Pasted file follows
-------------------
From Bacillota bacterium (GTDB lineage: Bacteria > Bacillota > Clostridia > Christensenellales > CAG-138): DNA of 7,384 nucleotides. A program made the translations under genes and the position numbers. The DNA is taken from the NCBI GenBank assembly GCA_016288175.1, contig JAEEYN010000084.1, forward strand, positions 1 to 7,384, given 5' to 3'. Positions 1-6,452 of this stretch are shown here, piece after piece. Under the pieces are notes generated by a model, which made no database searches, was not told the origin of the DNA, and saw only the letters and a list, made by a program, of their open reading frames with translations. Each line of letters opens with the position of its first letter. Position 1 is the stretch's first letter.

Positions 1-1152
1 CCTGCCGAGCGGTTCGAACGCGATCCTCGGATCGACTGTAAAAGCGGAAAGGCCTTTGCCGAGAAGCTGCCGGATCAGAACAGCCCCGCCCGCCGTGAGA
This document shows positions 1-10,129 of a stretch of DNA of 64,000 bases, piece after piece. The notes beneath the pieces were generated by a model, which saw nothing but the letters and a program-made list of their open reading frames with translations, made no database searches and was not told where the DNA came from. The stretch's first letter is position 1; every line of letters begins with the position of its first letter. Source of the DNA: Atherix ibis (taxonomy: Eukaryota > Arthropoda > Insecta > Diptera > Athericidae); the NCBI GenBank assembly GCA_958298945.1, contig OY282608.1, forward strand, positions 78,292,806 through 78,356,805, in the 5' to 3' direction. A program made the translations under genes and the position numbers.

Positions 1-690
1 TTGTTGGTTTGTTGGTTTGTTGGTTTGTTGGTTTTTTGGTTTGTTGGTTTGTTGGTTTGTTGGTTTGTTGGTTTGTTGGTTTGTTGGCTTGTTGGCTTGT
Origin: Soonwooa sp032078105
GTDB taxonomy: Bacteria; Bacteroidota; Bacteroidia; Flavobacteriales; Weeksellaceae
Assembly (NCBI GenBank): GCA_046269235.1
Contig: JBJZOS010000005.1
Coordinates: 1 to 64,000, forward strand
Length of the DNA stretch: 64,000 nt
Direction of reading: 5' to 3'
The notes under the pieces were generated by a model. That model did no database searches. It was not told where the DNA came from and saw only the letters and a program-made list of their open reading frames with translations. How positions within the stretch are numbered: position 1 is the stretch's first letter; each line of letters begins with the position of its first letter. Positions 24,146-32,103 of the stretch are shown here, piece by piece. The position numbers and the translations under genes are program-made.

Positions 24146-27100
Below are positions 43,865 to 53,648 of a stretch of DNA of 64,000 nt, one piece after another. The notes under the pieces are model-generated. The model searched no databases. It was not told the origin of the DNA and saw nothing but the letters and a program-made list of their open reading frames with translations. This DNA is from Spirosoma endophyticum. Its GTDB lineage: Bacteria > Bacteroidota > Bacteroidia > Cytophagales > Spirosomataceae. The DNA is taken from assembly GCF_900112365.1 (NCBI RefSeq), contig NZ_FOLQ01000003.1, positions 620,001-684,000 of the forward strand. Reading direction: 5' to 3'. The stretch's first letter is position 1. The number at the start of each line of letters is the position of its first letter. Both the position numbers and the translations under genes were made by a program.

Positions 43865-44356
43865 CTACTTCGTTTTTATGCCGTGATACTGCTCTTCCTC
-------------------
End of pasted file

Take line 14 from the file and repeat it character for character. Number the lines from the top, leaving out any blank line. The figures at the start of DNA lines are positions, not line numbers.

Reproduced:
The notes under the pieces were generated by a model. That model did no database searches. It was not told where the DNA came from and saw only the letters and a program-made list of their open reading frames with translations. How positions within the stretch are numbered: position 1 is the stretch's first letter; each line of letters begins with the position of its first letter. Positions 24,146-32,103 of the stretch are shown here, piece by piece. The position numbers and the translations under genes are program-made.